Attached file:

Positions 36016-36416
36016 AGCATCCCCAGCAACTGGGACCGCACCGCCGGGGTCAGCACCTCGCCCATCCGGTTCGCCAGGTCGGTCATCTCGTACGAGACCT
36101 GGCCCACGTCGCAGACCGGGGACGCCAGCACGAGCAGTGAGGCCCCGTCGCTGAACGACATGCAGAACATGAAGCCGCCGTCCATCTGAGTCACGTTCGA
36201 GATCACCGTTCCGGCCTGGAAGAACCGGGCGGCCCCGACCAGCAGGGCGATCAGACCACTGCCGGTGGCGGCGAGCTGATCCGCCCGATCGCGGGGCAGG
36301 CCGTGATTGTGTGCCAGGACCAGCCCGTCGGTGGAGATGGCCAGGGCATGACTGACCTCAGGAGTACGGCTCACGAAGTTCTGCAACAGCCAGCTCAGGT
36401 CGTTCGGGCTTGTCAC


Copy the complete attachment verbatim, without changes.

Positions 36016-36416
36016 AGCATCCCCAGCAACTGGGACCGCACCGCCGGGGTCAGCACCTCGCCCATCCGGTTCGCCAGGTCGGTCATCTCGTACGAGACCT
36101 GGCCCACGTCGCAGACCGGGGACGCCAGCACGAGCAGTGAGGCCCCGTCGCTGAACGACATGCAGAACATGAAGCCGCCGTCCATCTGAGTCACGTTCGA
36201 GATCACCGTTCCGGCCTGGAAGAACCGGGCGGCCCCGACCAGCAGGGCGATCAGACCACTGCCGGTGGCGGCGAGCTGATCCGCCCGATCGCGGGGCAGG
36301 CCGTGATTGTGTGCCAGGACCAGCCCGTCGGTGGAGATGGCCAGGGCATGACTGACCTCAGGAGTACGGCTCACGAAGTTCTGCAACAGCCAGCTCAGGT
36401 CGTTCGGGCTTGTCAC